Supplier Risk Areas
Risk Category: Antitrust & Corruption
There are seven integrity risks associated with this category. These risks are regulated by laws across the globe. The intention of these laws is to ensure companies conduct business in an ethical manner, promote fair competition for the benefit of consumers, and prohibit dishonest behaviour by individuals entrusted in a position of authority.
- Corruption and bribery → read more
- Serious and organised crime → read more
- Sanctions and exclusions → read more
- Fraud, money laundering, and irregularities → read more
- Export controls → read more
- Politics → read more
- Anti competitive behavior → read more
Risk Category: Employment, Safety, and Reputation
An organisation's greatest assets can be its employees and its reputation. Therefore, compliance to laws and ethical practices that protect the well being of employees also protects the business. These six risk areas focus on fair working environments for suppliers' employees and conduct that could impact the reputation of downstream customers.
- Health and safety → read more
- Diversity → read more
- Employee rights → read more
- Modern-day slavery → read more
- Materials labelling & handling → read more
- Irresponsible marketing → read more
Risk Category: Cyber Security & Business Stability
An area with no shortage of media attention and concern for organisations is cyber security and business stability. The potential for harm over the mishandling of company, customer and product data can cause irreparable damage to an organisation. Moreover, the expectations for safeguarding of information from consumers is at an all-time high. The Red Flag Group has identified four risk areas for companies that focus on the potential for disruption, misdirection or mishandling of products and information.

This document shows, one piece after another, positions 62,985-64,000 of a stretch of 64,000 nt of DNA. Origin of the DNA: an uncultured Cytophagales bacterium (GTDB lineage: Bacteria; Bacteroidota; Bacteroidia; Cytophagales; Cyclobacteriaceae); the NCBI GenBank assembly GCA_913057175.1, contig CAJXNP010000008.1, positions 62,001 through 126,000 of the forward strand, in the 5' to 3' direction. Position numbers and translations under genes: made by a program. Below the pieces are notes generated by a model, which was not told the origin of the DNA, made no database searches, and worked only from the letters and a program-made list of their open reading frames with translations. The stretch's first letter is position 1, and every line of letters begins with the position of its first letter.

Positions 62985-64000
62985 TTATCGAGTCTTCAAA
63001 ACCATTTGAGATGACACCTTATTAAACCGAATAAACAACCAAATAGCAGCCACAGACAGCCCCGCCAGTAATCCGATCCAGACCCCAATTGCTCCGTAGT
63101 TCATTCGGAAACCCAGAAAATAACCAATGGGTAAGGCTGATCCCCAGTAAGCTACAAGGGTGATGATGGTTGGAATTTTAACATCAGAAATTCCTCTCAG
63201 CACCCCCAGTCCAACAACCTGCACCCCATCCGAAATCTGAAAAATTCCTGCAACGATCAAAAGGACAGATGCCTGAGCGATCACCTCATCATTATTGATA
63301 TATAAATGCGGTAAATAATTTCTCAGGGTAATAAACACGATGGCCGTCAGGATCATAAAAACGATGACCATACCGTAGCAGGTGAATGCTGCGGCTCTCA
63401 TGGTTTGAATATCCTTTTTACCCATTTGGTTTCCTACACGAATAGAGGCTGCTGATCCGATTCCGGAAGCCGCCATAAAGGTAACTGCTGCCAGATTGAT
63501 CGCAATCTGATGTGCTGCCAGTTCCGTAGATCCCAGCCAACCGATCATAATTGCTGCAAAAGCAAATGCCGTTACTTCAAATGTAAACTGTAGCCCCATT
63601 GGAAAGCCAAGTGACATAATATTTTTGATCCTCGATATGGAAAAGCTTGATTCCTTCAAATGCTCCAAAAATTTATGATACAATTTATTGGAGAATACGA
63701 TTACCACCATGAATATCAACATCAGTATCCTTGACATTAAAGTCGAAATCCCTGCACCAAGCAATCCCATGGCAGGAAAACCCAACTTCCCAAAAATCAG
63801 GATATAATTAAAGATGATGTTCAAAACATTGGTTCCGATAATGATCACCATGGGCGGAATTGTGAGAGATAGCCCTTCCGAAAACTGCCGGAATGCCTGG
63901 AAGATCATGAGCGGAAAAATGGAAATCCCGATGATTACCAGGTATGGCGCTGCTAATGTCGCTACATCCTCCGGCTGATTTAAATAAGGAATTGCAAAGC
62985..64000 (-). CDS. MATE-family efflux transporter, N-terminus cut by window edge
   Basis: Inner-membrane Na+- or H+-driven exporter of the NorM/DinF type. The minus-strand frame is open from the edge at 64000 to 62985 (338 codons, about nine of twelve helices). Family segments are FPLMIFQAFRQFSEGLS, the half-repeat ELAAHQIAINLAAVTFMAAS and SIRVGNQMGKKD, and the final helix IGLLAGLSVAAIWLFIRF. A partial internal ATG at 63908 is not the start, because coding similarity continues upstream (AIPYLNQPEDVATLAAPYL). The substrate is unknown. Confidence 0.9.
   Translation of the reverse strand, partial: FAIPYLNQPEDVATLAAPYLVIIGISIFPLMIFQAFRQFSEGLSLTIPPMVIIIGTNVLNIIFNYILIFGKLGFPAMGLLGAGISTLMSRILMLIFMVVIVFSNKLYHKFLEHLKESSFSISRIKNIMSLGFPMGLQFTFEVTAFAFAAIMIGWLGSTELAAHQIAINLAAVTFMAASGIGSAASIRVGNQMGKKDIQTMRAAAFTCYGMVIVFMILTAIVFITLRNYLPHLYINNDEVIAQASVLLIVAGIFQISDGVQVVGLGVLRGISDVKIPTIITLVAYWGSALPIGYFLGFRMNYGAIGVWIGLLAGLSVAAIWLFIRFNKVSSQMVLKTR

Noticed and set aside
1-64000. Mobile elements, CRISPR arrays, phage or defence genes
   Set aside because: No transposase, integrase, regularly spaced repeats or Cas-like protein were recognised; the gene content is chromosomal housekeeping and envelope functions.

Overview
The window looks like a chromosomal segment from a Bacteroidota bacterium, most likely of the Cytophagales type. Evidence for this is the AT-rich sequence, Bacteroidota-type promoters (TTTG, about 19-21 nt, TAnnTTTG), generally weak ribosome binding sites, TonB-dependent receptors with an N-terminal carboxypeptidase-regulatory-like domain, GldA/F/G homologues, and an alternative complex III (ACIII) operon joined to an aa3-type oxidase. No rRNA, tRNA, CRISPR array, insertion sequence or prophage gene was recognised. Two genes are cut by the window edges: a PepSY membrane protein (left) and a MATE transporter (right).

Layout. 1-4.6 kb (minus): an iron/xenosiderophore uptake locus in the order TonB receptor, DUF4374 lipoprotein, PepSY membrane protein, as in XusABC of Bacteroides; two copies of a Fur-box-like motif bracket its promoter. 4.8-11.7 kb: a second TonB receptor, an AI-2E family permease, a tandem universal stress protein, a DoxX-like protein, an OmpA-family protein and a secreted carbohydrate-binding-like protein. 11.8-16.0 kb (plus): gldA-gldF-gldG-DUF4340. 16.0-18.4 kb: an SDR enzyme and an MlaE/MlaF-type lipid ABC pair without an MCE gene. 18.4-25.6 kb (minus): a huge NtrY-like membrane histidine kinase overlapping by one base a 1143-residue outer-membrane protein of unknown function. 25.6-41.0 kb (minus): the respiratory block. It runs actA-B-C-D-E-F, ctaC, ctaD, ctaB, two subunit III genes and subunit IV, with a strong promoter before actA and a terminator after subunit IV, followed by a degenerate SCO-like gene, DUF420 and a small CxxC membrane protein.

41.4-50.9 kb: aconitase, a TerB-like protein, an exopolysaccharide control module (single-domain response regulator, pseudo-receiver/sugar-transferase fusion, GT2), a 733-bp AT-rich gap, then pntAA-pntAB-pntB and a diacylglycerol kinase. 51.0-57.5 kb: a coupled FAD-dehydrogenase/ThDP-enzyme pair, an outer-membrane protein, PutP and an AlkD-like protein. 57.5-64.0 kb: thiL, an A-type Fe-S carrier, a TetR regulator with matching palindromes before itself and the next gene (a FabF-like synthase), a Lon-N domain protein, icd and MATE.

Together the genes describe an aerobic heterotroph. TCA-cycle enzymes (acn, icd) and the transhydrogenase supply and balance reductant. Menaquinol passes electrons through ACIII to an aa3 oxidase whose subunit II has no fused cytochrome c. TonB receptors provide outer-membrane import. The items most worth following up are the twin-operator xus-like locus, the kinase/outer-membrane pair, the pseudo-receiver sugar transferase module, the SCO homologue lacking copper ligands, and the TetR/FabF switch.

- Personal information mishandling → read more
- Data security breaches → read more
- Intellectual property infringement → read more
- Business continuity → read more
Risk Category: Environment & Governance
Taking a critical look at the environmental impact of an organisation remains at the forefront for regulators and consumers. However, without proper measures and controls, it is difficult to assess the complete impact a company and its supply chain has through the manufacture and distribution of products and services. Companies can therefore receive negative press or reports of misconduct for the actions of suppliers without complete knowledge of their practices.
The process of environmental governance refers to the decision making involved in the control and management of natural resources and the domain a company and its supply chain may impact. What this means is that companies should not only consider the environment in every decision they make, but should also promote systems such as monitoring the practices of suppliers and recycling used products. There are six risk areas that make up this category.
- Chemical usage → read more
- Emissions & waste monitoring → read more
- Environmental stewardship → read more
- Sustainability → read more
- Product regulations → read more
- Illegal animal testing → read more